In 1994, Richard Herrnstein and Charles Murray warned us in The Bell Curve that “genetic partitioning” was increasingly responsible for economic and intellectual disparity. “Success and failure in the American economy, and all that goes with it,” they wrote, “are increasingly a matter of the genes that people inherit.”
They were neither the first nor the last to insist in the idea of a genetic underclass. In fact, we’ve all been taught to think that humans are somewhat segregated from one another by lucky and unlucky batches of good and bad genes. Some groups, or random individuals, are said to be genetically less intelligent than others, while other groups have gene-driven athletic or musical or artistic ability.
I believe science now strongly suggests that this gene-gift paradigm, which so powerfully has shaped our thinking for a century, is fundamentally incorrect. There is no genetic underclass or overclass, and most of us are not genetically doomed to mediocrity. Quite to the contrary: the human genome that we all share is itself designed to respond to challenges and demands, and that — as Cornell University developmental psychologist Stephen Ceci says — “We have no way of knowing how much unactualized genetic potential exists.”
Because we have been trained to think about “nature vs. nurture” in such stark terms, a lot of people will read the above statement and think that I’m just trying to swing us back to the nurture side of the argument and am denying the influence of genes. But I’m really not.
There’s a whole new way to think about these matters, one which embraces genetic differences and their profound influence. We now have an opportunity to help the general public understand what geneticists and most other scientists have already understood about genes for years: that all genetic influence happens in dynamic interaction with environmental inputs.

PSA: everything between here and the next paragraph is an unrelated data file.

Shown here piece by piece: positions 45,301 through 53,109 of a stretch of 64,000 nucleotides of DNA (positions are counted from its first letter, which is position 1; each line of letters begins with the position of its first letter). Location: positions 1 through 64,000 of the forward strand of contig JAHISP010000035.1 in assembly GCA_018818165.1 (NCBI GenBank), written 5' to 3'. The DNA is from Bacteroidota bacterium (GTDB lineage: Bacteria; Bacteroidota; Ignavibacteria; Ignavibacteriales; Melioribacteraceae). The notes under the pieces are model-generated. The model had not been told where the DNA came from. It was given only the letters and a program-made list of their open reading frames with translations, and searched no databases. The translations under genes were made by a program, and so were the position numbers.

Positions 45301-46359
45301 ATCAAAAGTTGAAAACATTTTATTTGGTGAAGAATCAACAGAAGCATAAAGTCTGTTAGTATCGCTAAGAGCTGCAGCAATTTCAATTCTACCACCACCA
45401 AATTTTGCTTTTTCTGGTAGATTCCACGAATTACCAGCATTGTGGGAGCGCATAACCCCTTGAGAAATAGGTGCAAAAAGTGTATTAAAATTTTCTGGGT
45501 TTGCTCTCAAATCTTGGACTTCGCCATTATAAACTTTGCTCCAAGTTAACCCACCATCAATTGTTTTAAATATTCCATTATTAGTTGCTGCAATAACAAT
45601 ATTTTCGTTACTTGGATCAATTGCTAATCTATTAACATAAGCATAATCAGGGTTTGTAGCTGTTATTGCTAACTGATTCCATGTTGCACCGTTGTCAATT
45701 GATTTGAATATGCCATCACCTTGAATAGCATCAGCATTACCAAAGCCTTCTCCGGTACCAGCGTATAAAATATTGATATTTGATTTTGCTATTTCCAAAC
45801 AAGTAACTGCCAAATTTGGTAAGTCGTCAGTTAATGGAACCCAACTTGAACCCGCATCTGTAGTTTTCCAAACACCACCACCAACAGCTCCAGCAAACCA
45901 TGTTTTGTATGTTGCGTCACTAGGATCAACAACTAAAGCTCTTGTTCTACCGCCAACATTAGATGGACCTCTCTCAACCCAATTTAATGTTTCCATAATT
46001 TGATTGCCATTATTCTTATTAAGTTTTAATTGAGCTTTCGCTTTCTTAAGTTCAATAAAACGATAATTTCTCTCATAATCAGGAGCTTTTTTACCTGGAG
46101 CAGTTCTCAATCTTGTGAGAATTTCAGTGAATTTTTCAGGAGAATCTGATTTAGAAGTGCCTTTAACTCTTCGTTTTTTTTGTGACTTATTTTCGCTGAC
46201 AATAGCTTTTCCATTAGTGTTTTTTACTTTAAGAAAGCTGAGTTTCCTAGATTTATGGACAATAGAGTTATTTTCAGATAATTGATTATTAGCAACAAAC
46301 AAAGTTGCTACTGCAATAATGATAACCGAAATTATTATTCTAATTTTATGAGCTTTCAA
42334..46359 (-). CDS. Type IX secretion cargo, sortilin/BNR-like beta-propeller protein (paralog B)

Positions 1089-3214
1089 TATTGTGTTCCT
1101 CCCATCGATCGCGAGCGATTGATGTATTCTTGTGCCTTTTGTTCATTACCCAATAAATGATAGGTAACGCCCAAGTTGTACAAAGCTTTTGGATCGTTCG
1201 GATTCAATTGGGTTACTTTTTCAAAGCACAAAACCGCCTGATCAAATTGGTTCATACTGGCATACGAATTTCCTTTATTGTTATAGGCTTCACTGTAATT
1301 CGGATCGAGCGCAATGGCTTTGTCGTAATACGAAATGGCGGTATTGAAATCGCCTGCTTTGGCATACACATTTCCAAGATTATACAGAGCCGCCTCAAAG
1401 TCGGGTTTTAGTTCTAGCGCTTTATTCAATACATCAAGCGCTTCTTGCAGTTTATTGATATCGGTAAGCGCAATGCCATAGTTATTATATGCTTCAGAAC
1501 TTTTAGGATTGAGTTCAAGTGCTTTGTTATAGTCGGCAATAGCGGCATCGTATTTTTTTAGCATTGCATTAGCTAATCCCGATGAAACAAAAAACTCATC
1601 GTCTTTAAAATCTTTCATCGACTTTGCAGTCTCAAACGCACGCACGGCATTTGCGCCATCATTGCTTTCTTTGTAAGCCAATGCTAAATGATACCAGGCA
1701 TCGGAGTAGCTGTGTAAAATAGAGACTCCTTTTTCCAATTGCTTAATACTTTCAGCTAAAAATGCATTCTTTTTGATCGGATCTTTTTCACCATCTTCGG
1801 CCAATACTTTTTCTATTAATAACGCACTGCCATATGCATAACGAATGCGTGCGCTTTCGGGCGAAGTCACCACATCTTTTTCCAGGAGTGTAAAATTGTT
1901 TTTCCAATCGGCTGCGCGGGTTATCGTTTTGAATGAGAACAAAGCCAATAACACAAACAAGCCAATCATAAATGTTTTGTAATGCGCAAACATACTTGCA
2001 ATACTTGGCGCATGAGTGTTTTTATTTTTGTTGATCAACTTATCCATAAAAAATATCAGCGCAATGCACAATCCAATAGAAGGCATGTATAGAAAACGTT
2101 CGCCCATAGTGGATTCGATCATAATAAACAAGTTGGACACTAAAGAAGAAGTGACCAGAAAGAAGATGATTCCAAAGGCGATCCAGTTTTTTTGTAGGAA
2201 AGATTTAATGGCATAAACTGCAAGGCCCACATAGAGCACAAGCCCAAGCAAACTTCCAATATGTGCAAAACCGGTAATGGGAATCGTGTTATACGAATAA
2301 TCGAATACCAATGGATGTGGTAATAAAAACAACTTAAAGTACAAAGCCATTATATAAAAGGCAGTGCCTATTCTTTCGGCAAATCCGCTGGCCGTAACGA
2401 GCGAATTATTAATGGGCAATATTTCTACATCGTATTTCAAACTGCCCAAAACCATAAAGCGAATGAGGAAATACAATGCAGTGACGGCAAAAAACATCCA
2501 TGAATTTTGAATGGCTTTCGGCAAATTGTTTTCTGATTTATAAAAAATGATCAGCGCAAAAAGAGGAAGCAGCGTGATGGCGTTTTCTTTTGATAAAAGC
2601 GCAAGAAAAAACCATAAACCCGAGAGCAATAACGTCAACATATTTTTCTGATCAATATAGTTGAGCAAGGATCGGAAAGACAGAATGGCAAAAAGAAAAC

“There are no genetic factors that can be studied independently of the environment,” explains McGill University’s Michael Meaney. “And there are no environmental factors that function independently of the genome. [A trait] emerges only from the interaction of gene and environment.”
Genes are not like robot actors who always say the same lines in the exact same way. It turns out that they interact with their surroundings and can say different things depending on whom they are talking to. This obliterates the long-standing metaphor of genes as blueprints with elaborate predesigned instructions for eye color, thumb size, mathematical quickness, musical sensitivity, etc. Instead, genes are more like volume knobs and switches that get turned up/down/on/off at any time — by another gene or by any minuscule environmental input.
This flipping and turning takes place constantly. It begins the moment a child is conceived and doesn’t stop until she takes her last breath. Rather than giving us hardwired instructions on how a trait must be expressed, this process of gene-environment interaction drives a unique developmental path for every unique individual.
And here’s the best part: we can impact that process. We can’t ever control it completely, of course, but as parents, as teachers, and as a culture, we can impact it. I was thrilled to talk to Tavis about how this works. It begins with an understanding of what genes really are, and continues with revelations about the real sources of intelligence and abilities.
David Shenk is an award-winning author of six books. His most recent, The Genius in All of Us, has been hailed by The New York Times as “deeply interesting and important.” For more about Shenk and his book, visit GeniusBlog.